In that state, I asked her to become aware of her own body. I told her, "now check on around your body. Check your knees and your knuckles in your nose and everywhere. See if there's anything left of that old fear that needs to be dealt with. Or has it all gone?"

After a moment she said "it's all gone".

Her Experience of bulimia therapies

We then spent some time talking about bulimia and how it affected her life. It really is a devastating disease. She was a lovely young woman, and yet had never had a boyfriend. We talked about the various therapies that she had been involved with.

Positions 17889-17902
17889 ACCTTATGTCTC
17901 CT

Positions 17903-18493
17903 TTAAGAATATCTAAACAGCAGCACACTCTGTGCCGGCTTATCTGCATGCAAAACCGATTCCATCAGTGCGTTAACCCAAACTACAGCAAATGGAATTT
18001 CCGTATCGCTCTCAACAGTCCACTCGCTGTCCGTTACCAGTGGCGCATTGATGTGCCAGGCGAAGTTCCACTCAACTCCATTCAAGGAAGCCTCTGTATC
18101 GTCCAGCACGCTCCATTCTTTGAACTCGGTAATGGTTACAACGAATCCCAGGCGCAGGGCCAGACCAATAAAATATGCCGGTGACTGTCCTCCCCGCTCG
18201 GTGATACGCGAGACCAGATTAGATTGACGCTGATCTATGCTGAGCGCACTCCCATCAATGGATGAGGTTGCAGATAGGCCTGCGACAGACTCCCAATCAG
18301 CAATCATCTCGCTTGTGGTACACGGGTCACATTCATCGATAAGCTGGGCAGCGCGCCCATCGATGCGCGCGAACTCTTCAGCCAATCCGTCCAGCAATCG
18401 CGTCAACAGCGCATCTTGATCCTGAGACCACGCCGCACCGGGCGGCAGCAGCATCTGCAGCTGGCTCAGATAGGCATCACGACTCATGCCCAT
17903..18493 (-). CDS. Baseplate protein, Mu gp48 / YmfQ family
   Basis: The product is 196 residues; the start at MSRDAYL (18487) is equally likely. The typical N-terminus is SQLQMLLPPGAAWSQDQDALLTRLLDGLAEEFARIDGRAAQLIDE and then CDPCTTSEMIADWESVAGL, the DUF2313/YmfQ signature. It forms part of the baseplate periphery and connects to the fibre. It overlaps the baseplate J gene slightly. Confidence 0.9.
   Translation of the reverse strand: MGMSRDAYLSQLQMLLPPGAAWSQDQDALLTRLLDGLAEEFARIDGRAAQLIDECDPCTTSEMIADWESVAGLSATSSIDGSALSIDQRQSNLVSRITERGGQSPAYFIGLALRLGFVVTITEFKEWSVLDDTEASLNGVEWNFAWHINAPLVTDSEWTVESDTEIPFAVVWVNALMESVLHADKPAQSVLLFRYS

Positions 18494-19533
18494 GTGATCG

I asked her "what did you find most useful to you in those therapies?" She said "I found a form of group therapy very helpful. I met a lot of people, very ordinary looking people, who also had the same illness. That allowed me to believe that I actually was normal. There wasn't something weird about me. That I wasn't the only person in the world to do this. I also found some of the CBT exercises that I was given were useful in turning off the thoughts".

Then I asked her to check again about the fear that she had been talking about. I wanted to be sure that I had actually made a difference to her. She said, "no, it's really gone. I can feel it. I know that is just not there now."

How would you approach this case? Share your ideas below.

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attract luck

Can you learn to attract luck?

Are some people just naturally born 'lucky'? Or is luck actually the outcome of hard work and natural talent? Suppose you are one of the 'unlucky' ones. Does that mean that you don't work hard, and have no talent? Clearly not.